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Classroom Assessment Techniques by This revised and greatly expanded edition of the 1988 handbookoffers teachers at all levels how-to advise on classroomassessment, including: * What classroom assessment entails and how it works. * How to plan, implement, and analyze assessment projects. * Twelve case studies that detail the real-life classroomexperiences of teachers carrying out successful classroomassessment projects. * Fifty classroom assessment techniques * Step-by-step procedures for administering the techniques * Practical advice on how to analyze your data Order your copy today.
Understanding by Design by Drawing on feedback from thousands of educators around the world who have used the UbD framework since its introduction in 1998, the authors have greatly revised and expanded their original work to guide educators across the K-16 spectrum in the design of curriculum, assessment, and instruction. With an improved UbD Template at its core, the book explains the rationale of backward design and explores in greater depth the meaning of such key ideas as essential questions and transfer tasks.
The Courage to Teach by "This book is for teachers who have good days and bad ? and whose bad days bring the suffering that comes only from something one loves. It is for teachers who refuse to harden their hearts, because they love learners, learning, and the teaching life." ? Parker J. Palmer [from the Introduction] For many years, Parker Palmer has worked on behalf of teachers and others who choose their vocations for reasons of the heart but may lose heart because of the troubled, sometimes toxic systems in which they work. Hundreds of thousands of readers have benefited from his approach in THE COURAGE TO TEACH, which takes teachers on an inner journey toward reconnecting with themselves, their students, their colleagues, and their vocations, and reclaiming their passion for one of the most challenging and important of human endeavors. This book builds on a simple premise: good teaching cannot be reduced to technique but is rooted in the identity and integrity of the teacher. Good teaching takes myriad forms but good teachers share one trait: they are authentically present in the classroom, in community with their students and their subject. They possess "a capacity for connectedness" and are able to weave a complex web of connections between themselves, their subjects, and their students, helping their students weave a world for themselves. The connections made by good teachers are held not in their methods but in their hearts ? the place where intellect, emotion, spirit, and will converge in the human self ? supported by the community that emerges among us when we choose to live authentic lives. BONUS: Includes an audio CD featuring a 45-minute conversation between Parker Palmer and his colleagues, Marcy Jackson and Estrus Tucker from the Center for Courage & Renewal. They reflect on what they have learned from working with thousands of teachers in their "Courage to Teach" program (www.CourageRenewal.org)and with others who yearn for greater integrity in their professional lives. Note: CD-ROM/DVD and other supplementary materials are not included as part of eBook file.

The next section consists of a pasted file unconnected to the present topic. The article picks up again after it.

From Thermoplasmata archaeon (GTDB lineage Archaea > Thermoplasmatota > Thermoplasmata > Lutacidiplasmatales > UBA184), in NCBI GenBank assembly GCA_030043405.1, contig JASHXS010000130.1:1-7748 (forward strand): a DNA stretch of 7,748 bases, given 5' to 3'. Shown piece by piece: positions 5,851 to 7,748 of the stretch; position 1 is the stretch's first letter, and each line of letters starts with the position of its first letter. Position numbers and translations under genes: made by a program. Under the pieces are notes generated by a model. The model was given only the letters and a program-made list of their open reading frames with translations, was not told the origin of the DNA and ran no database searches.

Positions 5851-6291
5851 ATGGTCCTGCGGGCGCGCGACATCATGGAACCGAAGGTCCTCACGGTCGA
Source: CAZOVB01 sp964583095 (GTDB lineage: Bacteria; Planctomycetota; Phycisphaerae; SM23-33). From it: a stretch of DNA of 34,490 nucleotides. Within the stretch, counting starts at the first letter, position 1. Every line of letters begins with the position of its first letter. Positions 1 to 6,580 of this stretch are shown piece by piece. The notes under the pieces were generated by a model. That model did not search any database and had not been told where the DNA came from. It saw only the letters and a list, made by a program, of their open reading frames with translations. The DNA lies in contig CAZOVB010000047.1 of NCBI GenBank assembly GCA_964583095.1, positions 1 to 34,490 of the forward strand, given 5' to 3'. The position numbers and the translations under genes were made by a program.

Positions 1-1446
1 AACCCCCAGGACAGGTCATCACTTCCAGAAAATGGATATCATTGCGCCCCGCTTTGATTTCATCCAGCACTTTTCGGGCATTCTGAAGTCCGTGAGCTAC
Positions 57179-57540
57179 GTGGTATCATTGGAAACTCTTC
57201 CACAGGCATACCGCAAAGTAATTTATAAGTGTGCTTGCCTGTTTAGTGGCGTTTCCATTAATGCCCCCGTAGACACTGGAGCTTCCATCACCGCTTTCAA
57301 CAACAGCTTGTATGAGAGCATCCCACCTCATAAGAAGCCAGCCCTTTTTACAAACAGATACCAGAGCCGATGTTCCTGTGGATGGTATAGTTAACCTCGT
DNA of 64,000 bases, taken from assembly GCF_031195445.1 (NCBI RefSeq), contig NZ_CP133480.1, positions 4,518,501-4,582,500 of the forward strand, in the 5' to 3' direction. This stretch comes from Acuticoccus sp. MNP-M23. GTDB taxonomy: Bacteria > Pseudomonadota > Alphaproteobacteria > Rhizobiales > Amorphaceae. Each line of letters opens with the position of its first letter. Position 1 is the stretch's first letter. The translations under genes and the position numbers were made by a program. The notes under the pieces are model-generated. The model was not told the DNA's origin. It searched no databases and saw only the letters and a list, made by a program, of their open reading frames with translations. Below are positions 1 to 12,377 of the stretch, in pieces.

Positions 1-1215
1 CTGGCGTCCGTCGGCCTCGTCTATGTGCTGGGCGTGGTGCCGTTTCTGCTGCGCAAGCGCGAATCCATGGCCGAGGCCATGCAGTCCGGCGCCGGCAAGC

What the Best College Students Do by The author of the best-selling book What the Best College Teachers Do is back with more humane, doable, and inspiring help, this time for students who want to get the most out of college?and every other educational enterprise, too. The first thing they should do? Think beyond the transcript. The creative, successful people profiled in this book?college graduates who went on to change the world we live in?aimed higher than straight A's. They used their four years to cultivate habits of thought that would enable them to grow and adapt throughout their lives. Combining academic research on learning and motivation with insights drawn from interviews with people who have won Nobel Prizes, Emmys, fame, or the admiration of people in their field, Ken Bain identifies the key attitudes that distinguished the best college students from their peers. These individuals started out with the belief that intelligence and ability are expandable, not fixed. This led them to make connections across disciplines, to develop a ?meta-cognitive? understanding of their own ways of thinking, and to find ways to negotiate ill-structured problems rather than simply looking for right answers. Intrinsically motivated by their own sense of purpose, they were not demoralized by failure nor overly impressed with conventional notions of success. These movers and shakers didn't achieve success by making success their goal. For them, it was a byproduct of following their intellectual curiosity, solving useful problems, and taking risks in order to learn and grow.
Podcasts and Multimedia Resources
Video - Backward Design Overview, especially useful through 5:45 as an introduction to the framework
Video - About Backward Design: Higher Education